David Cameron spoke earlier this year of his desire for the ‘wholesale reform’ of the UK prison system. He explained:
A sad but true fact is that last year there were 100 babies in our country living in a prison. Yes, actually inside the prison. In the prison’s mother and baby unit, to be precise. Prison staff do their best to make these environments pleasant. Some units even have special sensory rooms, so that babies can see colours, sights and sound – even nature – that they wouldn’t otherwise see inside the grey walls of a jail. I understand why this happens. But we should ask ourselves: is it right? When we know the importance of the early years for child development, how can we possibly justify having babies behind bars?
The presence of babies in the prison system is not a new phenomenon and neither is Cameron’s concern particularly novel. Infants born in the nineteenth-century Irish female convict prison and those who accompanied their mothers to gaol concerned contemporaries, including prison reformers, visitors and officials, and led to increasing legislative and practical changes as the century progressed. Cameron’s speech echoes the views expressed in writing by English philanthropist Fanny Taylor who visited the Irish female convict prison in Mountjoy, Dublin in the 1860s:
It is a dismal occupation to take a walk through Mountjoy; the long white corridors and walls unrelieved by a patch of colour; narrow iron staircase running here and there to upper stories and galleries … The most affecting sight in Mountjoy was the infant school. There are collected together the poor little creatures whose mothers are in jail. Some were sleeping in their cots, others toddling about the floor, others a little older learning their letters. They were clean and nicely cared for, and looked happy enough; many of them very pretty, and all with the innocent baby faces which appeal to every heart. Poor little beings, what a strange fate is theirs! 
Babies and toddlers differentiated the female prison from the nineteenth-century male equivalents. While mothers could be imprisoned alongside their offspring, even up to the age of five or six in some cases in the mid-nineteenth century, fathers were not permitted to take their children into convict prisons. Assumptions about parental roles and gendered expectations and behaviours during this period dictated this practice.
Researching prison children
The ‘+ female child’ and ‘+ male child’ annotations in nineteenth-century prison admission registers have fascinated me for years. They identify the children who had no other suitable place to go and who thus entered prison with their mothers. These are relatively regular additions to registers relating to Irish female criminals, although of course fewer children entered prisons than remained outside. Accompanying children have also featured in the Toronto and Boston prison registers that I have examined thus far for my AHRC-funded ‘Bad Bridget’ research project. The annotations are tantalising and frustrating. While the carefully-laid out Irish prison registers generally provide information on the mother’s age, religion, place of birth and occupation, little, if any, further information is provided about her offspring. Occasionally even gender is omitted. I am thus left with a litany of questions. Why was this child taken into a prison and in what ways were their experiences within better or worse than what they might have experienced outside? Were they old enough to remember their time in the institution and did they discuss their prison lives in later years? And where, and indeed sometimes who, was their father?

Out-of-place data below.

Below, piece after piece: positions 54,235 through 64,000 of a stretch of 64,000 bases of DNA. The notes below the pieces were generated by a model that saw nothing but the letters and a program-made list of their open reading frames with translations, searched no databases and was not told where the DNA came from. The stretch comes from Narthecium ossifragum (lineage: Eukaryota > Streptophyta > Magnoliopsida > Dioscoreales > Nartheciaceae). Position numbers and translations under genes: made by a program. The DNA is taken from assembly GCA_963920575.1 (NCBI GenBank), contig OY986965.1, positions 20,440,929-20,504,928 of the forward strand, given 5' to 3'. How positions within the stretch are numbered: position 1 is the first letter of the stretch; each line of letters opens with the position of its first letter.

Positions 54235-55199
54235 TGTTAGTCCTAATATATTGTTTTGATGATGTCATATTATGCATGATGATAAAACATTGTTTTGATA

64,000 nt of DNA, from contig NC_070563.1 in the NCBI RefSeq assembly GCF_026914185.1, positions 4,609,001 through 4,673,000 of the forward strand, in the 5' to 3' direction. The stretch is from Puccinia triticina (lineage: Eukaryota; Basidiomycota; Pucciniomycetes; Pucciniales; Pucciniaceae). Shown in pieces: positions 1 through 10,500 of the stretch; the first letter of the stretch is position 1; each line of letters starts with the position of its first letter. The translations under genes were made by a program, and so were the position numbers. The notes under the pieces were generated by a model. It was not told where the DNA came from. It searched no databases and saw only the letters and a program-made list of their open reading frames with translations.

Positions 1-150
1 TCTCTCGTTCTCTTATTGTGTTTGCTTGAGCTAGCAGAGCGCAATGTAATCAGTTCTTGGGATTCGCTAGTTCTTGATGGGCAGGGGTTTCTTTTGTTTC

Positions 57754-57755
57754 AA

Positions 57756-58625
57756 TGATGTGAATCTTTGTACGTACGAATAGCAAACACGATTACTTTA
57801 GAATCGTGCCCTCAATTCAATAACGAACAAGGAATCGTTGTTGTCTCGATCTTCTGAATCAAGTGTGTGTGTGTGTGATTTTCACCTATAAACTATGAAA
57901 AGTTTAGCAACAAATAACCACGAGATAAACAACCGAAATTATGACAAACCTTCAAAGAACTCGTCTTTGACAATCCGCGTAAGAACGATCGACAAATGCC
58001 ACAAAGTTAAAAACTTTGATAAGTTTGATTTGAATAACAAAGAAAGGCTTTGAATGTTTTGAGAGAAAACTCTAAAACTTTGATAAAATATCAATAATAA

The imprisonment of mothers with their offspring limited contact with putative fathers. For some children, being separated from their fathers was not a new experience. The children in prison are, of course, those whose fathers were unwilling or unable to care for them, or even unaware of their existence. The annual reports for the Irish female convict prison for the years 1860 to 1884 specifically notes only one child as having been taken from prison by her or his father. The inspiring Laura Bates noted in a recent article that only 9% of the 17,240 children whose mothers are incarcerated in the UK at present are in their fathers’ care. It is likely that some fathers played a minimal role in children’s lives outside the prison. However, it is also important to acknowledge that other fathers may have been unable to assume full responsibility for their children due to their living or working situations and the lack of practical support for nineteenth-century single parents who needed to work.